We knew this from Nash Roberts. Nash Roberts is a veteran New Orleans TV weatherman who is low-tech, at least by way of presentation, and always right. Nash was broadcasting from his own house, it looked like, tracing the hurricane with a grease pencil on a sheet of Plexiglas or a pad of paper, I forget which, while the other channels' meteorologists were using all manner of laser pointers and rear-projected electronic schematic representations of the area. You couldn't tell what in the world Nash was scribbling with the grease pencil, but as usual he was the first to make the call, this one's going to miss us, and he was on the money.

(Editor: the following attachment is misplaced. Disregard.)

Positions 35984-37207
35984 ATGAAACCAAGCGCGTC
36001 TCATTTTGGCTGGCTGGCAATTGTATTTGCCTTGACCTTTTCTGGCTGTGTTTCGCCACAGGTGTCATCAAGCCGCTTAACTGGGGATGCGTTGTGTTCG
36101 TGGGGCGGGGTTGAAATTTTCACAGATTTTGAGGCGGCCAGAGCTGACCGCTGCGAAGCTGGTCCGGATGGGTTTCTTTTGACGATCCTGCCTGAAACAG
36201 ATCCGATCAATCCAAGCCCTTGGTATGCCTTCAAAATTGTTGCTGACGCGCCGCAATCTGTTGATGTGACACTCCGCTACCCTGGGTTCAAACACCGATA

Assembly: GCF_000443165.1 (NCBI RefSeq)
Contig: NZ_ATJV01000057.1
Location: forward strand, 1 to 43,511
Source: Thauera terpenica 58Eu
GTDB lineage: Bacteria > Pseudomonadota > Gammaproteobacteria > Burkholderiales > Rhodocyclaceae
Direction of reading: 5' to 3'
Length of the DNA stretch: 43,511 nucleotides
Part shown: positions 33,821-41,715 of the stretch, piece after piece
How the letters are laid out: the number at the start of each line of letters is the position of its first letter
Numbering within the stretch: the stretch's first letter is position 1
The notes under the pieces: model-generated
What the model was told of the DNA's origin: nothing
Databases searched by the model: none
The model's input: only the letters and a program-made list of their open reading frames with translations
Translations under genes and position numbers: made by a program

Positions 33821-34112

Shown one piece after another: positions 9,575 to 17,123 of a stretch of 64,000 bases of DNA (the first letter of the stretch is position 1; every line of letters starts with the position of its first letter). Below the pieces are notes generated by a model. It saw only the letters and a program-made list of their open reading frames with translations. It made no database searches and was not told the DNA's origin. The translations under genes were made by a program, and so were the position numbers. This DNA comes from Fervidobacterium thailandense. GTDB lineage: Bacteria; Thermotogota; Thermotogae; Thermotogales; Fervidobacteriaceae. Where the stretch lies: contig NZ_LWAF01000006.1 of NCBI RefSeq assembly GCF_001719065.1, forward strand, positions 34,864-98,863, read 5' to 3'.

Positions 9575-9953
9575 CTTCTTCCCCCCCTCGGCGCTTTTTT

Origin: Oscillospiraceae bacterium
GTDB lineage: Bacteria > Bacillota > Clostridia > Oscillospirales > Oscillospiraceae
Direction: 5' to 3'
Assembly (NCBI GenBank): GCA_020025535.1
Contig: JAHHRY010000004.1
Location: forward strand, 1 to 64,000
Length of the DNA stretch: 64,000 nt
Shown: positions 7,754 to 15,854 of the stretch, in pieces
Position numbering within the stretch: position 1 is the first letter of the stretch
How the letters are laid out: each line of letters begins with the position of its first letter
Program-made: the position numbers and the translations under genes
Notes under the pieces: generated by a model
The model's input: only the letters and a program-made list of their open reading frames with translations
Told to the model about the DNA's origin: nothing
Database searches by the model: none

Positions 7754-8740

It sounds goofy, sentimental and made-up but I remember Nash Roberts, his white boards and plexiglas (it's not that simple, deeper, more primal) and everyone listened to Nash Roberts. Whatever he said went and usually bore out. When I watched the weather Saturday afternoon, August 27, I did think, "Nash Roberts." Everybody always wanted to know what he thought (his last post-retirement appearance on WWL-TV was in 2001) and I especially wanted to know then. Turns out even Nash evacuated for Katrina. Would some have changed their minds if they'd heard him say he was on I-10 headed out?